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“Oh, Mary!” reviewed

Cole Escola has proven a one-of-a-kind creator on the New York cabaret scene over the past decade. Their offbeat sense of humor lands when executed via equal parts smart writing and masterful performance. Escola’s latest project is not a solo piece like their prior projects but a five-person comedy, titled Oh, Mary!, making its world premiere at off-Broadway’s Lucille Lortel Theatre. The new work succeeds in exemplifying Escola’s talent as a playwright and leading actor.

Oh, Mary! sees Escola as Mary Todd Lincoln in her days as America’s First Lady. In this gently fictional interpretation, she is a former cabaret star, repressed by her marriage to President Abraham Lincoln (Conrad Ricamora showing off expert comedic skills). As Lincoln’s future assassin John Wilkes Booth (James Scully, a standout) enters the picture, twists and turns ensue. (I’ll avoid elaborating on further plot details to prevent spoiling them, but I will say that each is unexpected and creative.)

Escola has found their perfect partner in director Sam Pinkleton (who gave shape to Noah Diaz’s moving 2022 off-Broadway play You Will Get Sick). Pinkleton sturdily takes the reins of Escola’s clever comedy and keeps the laughs moving at a steady pace. He leans into his experience as a choreographer (Tony-nominated in 2017 for Natasha, Pierre and the Great Comet of 1812) to guide an abstract palate of physical comedy which seems to rise off the pages of Escola’s tight script. Remaining cast members Bianca Leigh and Tony Macht provide exceptional support in raising the stakes as the story unfolds.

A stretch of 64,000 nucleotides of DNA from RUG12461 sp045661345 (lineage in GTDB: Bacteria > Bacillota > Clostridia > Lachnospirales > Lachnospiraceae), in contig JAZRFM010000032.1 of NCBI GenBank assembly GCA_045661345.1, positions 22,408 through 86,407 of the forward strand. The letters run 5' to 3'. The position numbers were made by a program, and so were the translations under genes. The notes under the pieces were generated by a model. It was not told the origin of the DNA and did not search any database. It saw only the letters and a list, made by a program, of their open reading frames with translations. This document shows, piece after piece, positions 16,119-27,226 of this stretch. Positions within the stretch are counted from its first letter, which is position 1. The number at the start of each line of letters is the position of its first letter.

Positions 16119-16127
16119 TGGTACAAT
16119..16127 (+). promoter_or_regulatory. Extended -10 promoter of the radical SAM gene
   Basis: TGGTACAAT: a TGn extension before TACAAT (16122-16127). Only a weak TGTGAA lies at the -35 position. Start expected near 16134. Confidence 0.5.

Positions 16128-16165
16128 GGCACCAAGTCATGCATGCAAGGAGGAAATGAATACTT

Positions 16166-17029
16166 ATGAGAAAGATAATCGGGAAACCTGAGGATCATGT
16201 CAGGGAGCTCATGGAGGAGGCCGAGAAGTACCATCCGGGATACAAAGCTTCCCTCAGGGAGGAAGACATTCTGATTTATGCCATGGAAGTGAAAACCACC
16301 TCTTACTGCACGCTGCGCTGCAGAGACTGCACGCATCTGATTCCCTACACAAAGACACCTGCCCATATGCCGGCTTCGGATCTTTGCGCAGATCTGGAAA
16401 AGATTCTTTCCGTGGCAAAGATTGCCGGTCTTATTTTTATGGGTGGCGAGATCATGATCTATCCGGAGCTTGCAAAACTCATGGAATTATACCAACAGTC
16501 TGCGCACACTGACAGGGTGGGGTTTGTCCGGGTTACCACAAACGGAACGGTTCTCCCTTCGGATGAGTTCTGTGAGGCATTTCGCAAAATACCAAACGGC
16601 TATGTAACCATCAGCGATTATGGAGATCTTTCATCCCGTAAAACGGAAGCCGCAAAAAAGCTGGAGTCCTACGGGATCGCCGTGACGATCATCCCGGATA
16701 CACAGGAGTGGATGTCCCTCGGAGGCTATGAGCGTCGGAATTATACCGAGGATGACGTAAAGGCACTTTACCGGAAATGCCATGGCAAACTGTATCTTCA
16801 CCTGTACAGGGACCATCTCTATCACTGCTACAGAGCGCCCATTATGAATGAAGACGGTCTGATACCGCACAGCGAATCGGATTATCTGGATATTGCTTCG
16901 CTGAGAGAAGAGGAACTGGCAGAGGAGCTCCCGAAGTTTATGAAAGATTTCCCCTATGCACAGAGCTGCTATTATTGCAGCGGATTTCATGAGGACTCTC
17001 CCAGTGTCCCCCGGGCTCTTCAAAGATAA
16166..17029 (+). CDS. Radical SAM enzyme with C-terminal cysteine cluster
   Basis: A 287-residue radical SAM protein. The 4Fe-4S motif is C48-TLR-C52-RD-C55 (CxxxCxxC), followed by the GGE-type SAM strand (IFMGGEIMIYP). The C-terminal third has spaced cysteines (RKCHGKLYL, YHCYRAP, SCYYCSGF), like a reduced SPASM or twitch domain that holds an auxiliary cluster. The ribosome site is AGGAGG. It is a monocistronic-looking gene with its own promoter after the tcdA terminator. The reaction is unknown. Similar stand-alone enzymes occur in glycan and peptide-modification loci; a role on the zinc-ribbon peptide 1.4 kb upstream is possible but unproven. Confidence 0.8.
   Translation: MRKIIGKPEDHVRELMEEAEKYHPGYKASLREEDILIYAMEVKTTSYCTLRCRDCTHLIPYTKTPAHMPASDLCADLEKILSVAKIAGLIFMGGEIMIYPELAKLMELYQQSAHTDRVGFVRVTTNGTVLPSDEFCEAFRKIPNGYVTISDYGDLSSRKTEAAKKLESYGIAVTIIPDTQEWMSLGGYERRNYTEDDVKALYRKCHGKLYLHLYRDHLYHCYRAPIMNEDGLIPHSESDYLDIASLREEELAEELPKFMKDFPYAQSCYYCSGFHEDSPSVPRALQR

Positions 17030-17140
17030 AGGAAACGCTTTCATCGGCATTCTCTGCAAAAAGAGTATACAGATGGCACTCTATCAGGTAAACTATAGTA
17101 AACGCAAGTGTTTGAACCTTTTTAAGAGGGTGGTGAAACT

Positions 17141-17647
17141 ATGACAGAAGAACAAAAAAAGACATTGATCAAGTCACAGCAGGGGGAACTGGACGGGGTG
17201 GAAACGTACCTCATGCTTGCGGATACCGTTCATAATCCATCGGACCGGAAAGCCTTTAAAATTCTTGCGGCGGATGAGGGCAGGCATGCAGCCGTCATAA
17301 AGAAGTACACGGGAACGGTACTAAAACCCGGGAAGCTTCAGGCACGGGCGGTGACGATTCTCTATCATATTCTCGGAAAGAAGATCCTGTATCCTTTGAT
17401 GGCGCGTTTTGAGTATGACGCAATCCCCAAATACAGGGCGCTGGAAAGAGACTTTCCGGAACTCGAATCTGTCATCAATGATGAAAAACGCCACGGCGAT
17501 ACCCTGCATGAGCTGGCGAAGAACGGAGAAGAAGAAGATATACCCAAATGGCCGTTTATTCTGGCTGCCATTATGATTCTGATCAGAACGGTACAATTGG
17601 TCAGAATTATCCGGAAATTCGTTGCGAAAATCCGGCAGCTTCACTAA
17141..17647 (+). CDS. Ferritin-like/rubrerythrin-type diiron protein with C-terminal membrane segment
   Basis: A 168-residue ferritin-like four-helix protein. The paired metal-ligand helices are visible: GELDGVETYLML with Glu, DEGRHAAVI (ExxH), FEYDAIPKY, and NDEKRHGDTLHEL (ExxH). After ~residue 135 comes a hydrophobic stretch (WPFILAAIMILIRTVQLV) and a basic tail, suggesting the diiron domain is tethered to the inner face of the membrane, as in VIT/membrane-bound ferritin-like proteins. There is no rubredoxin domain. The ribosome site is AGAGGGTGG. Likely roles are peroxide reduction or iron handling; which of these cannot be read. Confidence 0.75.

Infused into Oh, Mary! is delightful original music by Daniel Kluger, arranged by David Dabbon, which elevates the storytelling to musical theater-like proportions (Kluger and Drew Levy excel with the production’s sound design). Holly Pierson’s costumes (gowns for Escola are crafted by Astor Yang) balance the play’s historical setting with its contemporary sense of melodrama. Scenic design firm Dots and lighting designer Cha See work hand in hand to anchor the action.

As a slew of new plays has gone into production since theater’s return from the pandemic, what has remained rare is the kind of comedy that leaves the audience laughing into delirium and floating out of the venue. Thankfully, Oh, Mary! is a prime candidate for audiences seeking this kind of joyous mental getaway.